News Wrap

IN THIS morning’s News Wrap: ICAC hears coal proceeds used to buy Australian Water shares; Newman cold on full power sale; and Chinese miners build muscle to compete on world stage.

Staff Reporter

Coal proceeds used to buy Australian Water shares, ICAC hears

The family of former New South Wales Labor minister Eddie Obeid used the proceeds of an allegedly corrupt coal deal to buy a $3 million stake in Australian Water Holdings, according to documents tendered at a corruption inquiry, according to the Australian Financial Review.

Forensic accounting reports prepared for the Independent Commission Against Corruption, released on Tuesday, show some of the proceeds of the $30 million deal were used to buy a 30% stake in the infrastructure company, then chaired by Liberal senator Arthur Sinodinos.

Paul and Moses Obeid, two of Obeid’s sons, signed an agreement to buy Australian Water shares on November 4, 2010, two weeks after the family received the first $5 million instalment of the $30 million payment from Cascade Coal.

Newman cold on full power sale

Queensland Premier Campbell Newman admits he has not read the full Costello commission of audit report but says he has yet to be convinced on the benefits of selling energy distribution companies Energex and Ergon Energy, according to the Australian Financial Review.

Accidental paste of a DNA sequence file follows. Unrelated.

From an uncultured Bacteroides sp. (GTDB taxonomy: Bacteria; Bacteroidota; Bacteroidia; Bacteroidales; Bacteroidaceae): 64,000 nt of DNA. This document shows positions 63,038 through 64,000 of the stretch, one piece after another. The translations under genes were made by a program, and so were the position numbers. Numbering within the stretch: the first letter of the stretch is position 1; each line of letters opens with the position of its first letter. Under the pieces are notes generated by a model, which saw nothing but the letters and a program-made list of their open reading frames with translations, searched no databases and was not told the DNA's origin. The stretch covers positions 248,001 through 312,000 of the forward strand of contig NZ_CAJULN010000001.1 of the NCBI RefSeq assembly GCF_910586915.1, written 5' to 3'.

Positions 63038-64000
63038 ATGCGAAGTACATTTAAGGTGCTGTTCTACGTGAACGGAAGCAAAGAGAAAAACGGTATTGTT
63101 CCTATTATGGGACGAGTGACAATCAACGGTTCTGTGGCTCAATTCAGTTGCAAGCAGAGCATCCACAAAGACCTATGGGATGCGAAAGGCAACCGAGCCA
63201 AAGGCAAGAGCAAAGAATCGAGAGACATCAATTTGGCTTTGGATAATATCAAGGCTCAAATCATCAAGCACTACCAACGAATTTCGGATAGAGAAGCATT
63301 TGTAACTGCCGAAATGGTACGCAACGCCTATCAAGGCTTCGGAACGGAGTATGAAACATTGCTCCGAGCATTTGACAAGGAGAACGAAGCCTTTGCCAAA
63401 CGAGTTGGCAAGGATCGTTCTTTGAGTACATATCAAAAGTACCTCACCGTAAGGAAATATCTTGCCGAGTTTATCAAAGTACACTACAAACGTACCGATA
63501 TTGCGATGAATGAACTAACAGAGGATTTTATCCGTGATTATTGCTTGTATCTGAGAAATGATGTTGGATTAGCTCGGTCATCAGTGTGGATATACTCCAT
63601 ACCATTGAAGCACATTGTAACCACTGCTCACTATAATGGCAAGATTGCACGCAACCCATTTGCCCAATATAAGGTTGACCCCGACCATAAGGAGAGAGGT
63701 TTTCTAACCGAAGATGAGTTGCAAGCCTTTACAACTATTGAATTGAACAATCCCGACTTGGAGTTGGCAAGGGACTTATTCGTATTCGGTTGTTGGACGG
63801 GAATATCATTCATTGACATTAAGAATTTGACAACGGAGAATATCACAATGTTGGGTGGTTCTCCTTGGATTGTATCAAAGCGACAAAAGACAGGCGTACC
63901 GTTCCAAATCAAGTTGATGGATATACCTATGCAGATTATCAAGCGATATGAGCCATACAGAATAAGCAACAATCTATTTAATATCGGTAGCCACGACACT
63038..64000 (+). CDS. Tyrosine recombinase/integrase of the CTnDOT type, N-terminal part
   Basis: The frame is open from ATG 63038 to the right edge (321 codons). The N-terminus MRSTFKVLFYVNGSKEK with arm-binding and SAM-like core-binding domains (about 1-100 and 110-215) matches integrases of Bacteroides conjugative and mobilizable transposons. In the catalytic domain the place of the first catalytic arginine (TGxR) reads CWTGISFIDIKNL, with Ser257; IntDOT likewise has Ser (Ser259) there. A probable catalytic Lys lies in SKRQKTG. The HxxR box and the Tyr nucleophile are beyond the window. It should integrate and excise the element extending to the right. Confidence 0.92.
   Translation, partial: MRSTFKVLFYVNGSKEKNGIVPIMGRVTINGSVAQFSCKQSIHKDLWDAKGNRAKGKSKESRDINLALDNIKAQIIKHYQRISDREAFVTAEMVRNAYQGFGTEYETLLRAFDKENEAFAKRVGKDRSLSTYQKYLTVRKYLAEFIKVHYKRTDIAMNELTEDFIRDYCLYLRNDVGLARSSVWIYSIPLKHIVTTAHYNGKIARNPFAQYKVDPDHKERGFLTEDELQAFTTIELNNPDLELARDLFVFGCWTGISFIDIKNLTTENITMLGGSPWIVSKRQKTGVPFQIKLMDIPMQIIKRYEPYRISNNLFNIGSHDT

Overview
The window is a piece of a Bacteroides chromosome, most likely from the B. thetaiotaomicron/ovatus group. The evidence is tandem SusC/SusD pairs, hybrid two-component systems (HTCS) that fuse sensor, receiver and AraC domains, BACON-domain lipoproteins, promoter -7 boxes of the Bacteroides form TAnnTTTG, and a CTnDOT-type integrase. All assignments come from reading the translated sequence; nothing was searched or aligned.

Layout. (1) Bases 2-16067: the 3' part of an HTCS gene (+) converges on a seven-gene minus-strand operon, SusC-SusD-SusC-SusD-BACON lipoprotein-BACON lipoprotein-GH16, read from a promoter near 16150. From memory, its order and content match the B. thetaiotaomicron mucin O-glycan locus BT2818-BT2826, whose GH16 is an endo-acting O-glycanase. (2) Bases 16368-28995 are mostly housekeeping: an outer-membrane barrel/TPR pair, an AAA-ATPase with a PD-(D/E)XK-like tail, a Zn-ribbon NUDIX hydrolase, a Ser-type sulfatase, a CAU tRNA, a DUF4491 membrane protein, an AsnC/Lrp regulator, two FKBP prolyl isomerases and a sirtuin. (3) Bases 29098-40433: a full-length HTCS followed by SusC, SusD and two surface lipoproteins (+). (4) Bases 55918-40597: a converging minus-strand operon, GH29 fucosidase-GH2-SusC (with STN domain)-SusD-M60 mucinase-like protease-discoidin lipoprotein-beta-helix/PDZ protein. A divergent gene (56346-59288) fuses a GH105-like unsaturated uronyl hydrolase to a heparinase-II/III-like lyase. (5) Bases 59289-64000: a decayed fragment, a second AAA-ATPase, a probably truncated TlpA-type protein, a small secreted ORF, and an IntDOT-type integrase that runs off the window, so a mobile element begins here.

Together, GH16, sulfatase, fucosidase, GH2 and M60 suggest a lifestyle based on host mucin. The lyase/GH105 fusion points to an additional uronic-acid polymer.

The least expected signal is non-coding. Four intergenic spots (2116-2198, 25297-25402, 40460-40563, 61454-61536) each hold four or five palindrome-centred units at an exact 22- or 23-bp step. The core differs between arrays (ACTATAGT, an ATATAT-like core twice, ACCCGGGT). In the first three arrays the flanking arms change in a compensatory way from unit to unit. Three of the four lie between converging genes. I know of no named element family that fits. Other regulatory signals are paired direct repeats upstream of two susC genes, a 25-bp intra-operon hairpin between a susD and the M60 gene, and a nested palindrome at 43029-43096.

As the Newman government came under renewed pressure in state Parliament on Tuesday over the failure to publicly release the $2.2 million report, the premier appeared to back away from the report’s main recommendation for the full sale of the state’s energy network.

Newman is one of only two people in the Liberal National Party government who have access to the 1000-page document.

Chinese miners build muscle to compete on world stage

A record wave of consolidation in China's mining industry is creating bigger companies that will have the muscle to compete with the likes of BHP Billiton for acquisitions, according to the Sydney Morning Herald.

Even after Chinese domestic mining mergers reached $US19.6 billion last year, double the tally for 2011, the government wants to see more.

Easier access to capital and less Chinese competition for assets might make companies including China Minmetals and Aluminum of China more robust overseas buyers, Deloitte & Touche said.

It will help reverse a slump in acquisitions of mining assets outside China, which fell to a five-year low of $2.9 billion in 2012, data compiled by Bloomberg shows.